Sometimes, acne may reoccur after dermabrasion.2

Studies:   

Two studies have looked at the side effects of dermabrasion.

  • Study 1:

    • Authors: Aronsson et al.7
    • Total # of patients: 25
    • # of female patients: 18
    • # of male patients: 7
    • Age of patients: 20-42
    • Duration of treatment and follow-up: 1 session, follow-up at 3 months and 1 year
    • Side effects:
      • Hyperpigmentation: 8% Milia (clogged sweat glands) (frequency not reported)
  • Study 2:

    • Authors: Maddin et al.8
    • Total # of patients: 54
    • # of female patients: (not reported)
    • # of male patients: (not reported)
    • Age of patients: (not reported)
    • Duration of treatment and follow-up: 1 session, follow-up at 12 months
    • Side effects:
      • Persistent erythema (redness): 13%
      • Milia (clogged sweat glands): 5%
      • Hypopigmentation: 10%
      • Hyperpigmentation: 2%

Study 1: In a study published in 1997 in the journal Acta Dermato-Venereologica, Aronsson and colleagues performed dermabrasion on 25 patients and followed up with the patients 3 months and 1 year after treatment. The researchers found milia (clogged sweat glands) in most patients, but all of these later disappeared. Because most patients had fair skin, few experienced pigmentation problems. Only two patients, who had had severe scars, developed hyperpigmentation after dermabrasion. The researchers also found a slight tendency to form hypertrophic scars in a few patients (frequencies not reported).7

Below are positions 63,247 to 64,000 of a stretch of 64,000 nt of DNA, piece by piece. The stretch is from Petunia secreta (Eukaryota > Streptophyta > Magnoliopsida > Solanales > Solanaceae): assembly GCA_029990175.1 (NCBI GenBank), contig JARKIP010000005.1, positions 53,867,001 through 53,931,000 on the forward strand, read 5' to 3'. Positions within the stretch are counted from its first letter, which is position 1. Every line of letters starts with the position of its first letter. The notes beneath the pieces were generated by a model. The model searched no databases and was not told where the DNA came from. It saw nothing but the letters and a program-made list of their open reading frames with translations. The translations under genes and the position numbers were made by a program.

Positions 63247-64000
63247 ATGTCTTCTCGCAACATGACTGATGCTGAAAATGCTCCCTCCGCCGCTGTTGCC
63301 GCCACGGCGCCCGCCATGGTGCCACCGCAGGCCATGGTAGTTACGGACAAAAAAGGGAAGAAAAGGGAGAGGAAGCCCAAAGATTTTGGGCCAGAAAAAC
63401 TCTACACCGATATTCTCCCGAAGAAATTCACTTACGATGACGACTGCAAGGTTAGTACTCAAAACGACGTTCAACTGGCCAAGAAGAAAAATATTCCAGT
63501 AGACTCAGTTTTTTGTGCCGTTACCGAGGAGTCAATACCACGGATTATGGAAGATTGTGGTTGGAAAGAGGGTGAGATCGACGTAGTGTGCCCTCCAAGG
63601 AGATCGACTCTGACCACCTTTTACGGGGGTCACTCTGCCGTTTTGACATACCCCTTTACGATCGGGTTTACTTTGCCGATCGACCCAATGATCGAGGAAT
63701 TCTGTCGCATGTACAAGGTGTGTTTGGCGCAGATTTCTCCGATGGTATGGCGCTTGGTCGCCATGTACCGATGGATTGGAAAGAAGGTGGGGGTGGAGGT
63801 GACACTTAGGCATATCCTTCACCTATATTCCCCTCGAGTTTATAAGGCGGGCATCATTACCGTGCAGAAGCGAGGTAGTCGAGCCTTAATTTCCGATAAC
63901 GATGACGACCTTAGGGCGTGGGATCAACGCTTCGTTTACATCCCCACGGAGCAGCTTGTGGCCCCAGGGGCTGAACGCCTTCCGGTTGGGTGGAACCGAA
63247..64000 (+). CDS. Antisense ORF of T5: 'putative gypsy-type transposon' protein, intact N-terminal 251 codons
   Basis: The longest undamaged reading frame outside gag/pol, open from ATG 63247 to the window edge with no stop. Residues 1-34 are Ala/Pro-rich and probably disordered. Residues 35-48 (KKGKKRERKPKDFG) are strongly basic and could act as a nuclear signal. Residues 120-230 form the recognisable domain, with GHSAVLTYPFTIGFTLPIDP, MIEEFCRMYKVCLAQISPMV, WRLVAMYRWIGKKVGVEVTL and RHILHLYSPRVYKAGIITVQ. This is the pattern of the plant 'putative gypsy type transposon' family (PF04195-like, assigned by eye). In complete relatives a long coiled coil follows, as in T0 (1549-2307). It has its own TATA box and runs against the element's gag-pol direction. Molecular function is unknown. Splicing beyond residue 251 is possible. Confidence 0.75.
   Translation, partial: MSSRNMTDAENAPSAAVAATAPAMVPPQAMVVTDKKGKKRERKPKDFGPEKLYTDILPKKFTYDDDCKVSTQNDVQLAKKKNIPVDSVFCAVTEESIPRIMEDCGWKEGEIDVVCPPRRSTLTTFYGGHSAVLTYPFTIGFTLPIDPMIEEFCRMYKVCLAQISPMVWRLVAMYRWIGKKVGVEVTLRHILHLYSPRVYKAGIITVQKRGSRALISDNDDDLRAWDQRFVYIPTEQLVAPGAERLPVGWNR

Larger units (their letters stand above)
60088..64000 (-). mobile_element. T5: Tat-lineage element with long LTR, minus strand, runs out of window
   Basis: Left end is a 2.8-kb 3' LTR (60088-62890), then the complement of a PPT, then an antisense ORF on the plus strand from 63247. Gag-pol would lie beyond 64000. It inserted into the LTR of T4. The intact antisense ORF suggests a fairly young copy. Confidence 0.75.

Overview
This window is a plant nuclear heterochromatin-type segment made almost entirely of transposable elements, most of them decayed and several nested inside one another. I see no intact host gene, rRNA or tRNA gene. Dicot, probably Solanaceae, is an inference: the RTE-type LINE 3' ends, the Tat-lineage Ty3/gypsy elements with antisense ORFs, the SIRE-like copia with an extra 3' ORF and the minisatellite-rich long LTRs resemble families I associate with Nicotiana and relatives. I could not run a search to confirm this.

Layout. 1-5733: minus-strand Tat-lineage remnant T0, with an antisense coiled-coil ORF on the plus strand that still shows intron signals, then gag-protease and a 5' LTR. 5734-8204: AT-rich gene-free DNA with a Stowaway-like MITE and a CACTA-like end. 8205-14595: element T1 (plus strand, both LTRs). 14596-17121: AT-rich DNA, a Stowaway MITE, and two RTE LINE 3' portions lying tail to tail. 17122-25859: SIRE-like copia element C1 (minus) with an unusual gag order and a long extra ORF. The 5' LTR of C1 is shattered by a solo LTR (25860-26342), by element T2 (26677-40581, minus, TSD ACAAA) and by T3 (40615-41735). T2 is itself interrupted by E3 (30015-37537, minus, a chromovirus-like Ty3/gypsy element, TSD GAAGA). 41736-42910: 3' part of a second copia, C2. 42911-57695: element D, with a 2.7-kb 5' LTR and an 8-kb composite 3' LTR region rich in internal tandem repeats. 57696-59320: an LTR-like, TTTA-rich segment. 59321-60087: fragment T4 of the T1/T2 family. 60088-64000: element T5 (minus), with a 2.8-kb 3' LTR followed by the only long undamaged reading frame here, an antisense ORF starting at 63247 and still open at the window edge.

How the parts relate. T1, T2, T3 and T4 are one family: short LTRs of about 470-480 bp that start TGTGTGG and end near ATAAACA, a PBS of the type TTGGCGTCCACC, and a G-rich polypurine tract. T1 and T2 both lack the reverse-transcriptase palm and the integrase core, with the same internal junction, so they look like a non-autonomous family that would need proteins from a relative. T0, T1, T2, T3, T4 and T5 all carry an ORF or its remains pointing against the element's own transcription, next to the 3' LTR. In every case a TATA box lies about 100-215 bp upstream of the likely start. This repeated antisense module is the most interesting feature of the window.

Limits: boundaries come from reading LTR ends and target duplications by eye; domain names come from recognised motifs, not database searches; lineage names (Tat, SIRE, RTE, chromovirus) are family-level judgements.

Study 2: In a study published in 1960 in the Canadian Medical Association Journal, Maddin and colleagues looked at the side effects of dermabrasion in 54 patients. The researchers found persistent erythema (redness), milia (clogged sweat glands), hypopigmentation, and hyperpigmentation in a minority of patients. They did not observe keloid or hypertrophic scar formation in any of the patients.8

References
  1. Rivera, AE. Acne scarring: a review and current treatment modalities. J Am Acad Dermatol 59, 659-676 (2008).
  2. Roenigk, HH. Dermabrasion: state of the art 2002. J Cosmet Dermatol 1, 72-97 (2002).
  3. Levy LL, and Zeichner JA. Management of acne scarring, part II. A comparative review of non-laser-based, minimally invasive approaches. Am J Clin Dermatol. 13(5), 331-340 (2012).
  4. Frank W. Therapeutic dermabrasion: back to the future. Arch Dermatol 130(9), 1187-1189 (1994). 
  5. Nelson BR, et al. A comparison of wire brush and diamond fraise superficial dermabrasion for photoaged skin: A clinical, immunohistologic, and biochemical study. Journal of the American Academy of Dermatology 34(2), 235-243 (1996).
  6. Pavlidis L, and Spyropoulou G.A. A simple technique to perform manual dermabrasion with sandpaper. Dermatol Surgery 38(12), 2016-2017 (2012).
  7. Aronsson A, Eriksson T, Jacobsson S, and Salemark L. Effects of dermabrasion on acne scarring. A review and a study of 25 cases. Acta Derm Venereol. 77(1), 39-42 (1997).
  8. Maddin S, Danto JL, and Steward WD. Dermal abrasion for the removal of acne scars. Can Med Assoc J. 82, 1072-4 (1960).